"Okay, I guess this is all just a formality, anyway, right? You're going to give me the job." His dad and the guys at the coffee shop had assured him that as someone who'd played professionally, he was the best candidate. They'd even suggested he'd be better than Coach Cook, who'd struggled with the team the past couple of years.
"Actually, no," she replied.
He tensed. She might as well have stolen the puck right off his stick.
"What! You're turning me down?"
Priscilla barely restrained the urge to laugh at him; he'd been laughing at her since she'd opened her office door. Cocky, arrogant and handsome as hell with his curly brown hair and dark eyes, Brooks Hoover wasn't used to hearing no. He probably hadn't heard that word since he'd lived in Trout Creek. And the only person who had ever told him no back then was his dad. No one else could resist his charm.
Would she have been able to if he had ever turned it on her? Probably not, she admitted to herself, heat rushing to her face. She would have been as flattered as every other girl he'd flirted with. But he had never flirted with her. He'd barely noticed her at all, just as an awkward nerd he'd liked to tease.
It hadn't been the most imaginative nickname. But then, she wouldn't have expected anything clever from a brain-dead, daredevil jock.
"Why won't you hire me?" he demanded, his jaw taut.
"You don't want this job," she said.
He snorted. "You should have told me that earlier. I wouldn't have bothered filling out an application and getting those letters of recommendation."
"Why did you bother?" she asked. "Seeing as how this interview was just a formality and all?" He was so arrogant he must have figured she'd beg him to take the job—just because he'd gained a little notoriety and success since leaving Trout Creek.
"I know that in order to let me work with kids, you need references," he replied, "and a background check."
"But why would you want to work with kids?" She couldn't have been more shocked when the school secretary placed his application on her desk. Brooks Hoover applying for a position at Trout Creek High? It made no sense. She hadn't forgotten his vow that as soon as he graduated he was leaving and never coming back to their boring, backwoods hometown.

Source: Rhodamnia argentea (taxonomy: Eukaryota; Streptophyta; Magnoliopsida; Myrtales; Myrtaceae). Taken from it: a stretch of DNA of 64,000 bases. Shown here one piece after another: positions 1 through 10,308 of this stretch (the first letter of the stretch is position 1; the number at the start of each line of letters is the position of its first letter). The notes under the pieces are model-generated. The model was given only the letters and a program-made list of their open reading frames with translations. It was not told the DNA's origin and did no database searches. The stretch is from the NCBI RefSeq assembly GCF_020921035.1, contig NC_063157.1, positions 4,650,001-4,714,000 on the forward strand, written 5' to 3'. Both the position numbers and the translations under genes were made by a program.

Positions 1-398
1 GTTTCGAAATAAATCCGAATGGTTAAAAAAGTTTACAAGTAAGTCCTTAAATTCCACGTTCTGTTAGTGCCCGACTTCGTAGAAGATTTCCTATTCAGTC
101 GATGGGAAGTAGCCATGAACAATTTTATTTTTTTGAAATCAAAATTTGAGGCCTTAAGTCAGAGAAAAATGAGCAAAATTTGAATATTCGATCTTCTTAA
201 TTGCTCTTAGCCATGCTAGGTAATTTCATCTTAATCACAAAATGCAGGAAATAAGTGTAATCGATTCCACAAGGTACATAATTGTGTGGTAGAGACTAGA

"I want to work with hockey players," he said, as if the athletes on the school team weren't kids. "I want to coach them."
"Why do you want to coach? Don't you want to play anymore?" She had read the articles about him, not because she was really interested but because he was a hometown boy who'd made good. Or famously bad sometimes, like when he was suspended for fighting on the ice and arrested for fighting off it. "You got demoted from the national league, but you're still playing for that city team, right?"
"Demoted? We don't call it a demotion." His deep voice was sharp with wounded pride. "I got traded." He shrugged, his broad shoulders rippling beneath his shirt. "Players move around all the time."
"From team to team. But you're not in the national league anymore."
"Not this season," he admitted. "But I can get called back up."
"Not if you're here coaching instead of playing," she pointed out.
"I can't play," he confessed with a heavy sigh. "I'm out the rest of the season."
His jaw shifted, a muscle twitching beneath the stubble. He hadn't even bothered to shave, and he wore jeans and an old Trout Creek High hockey jersey. He hadn't taken this interview seriously.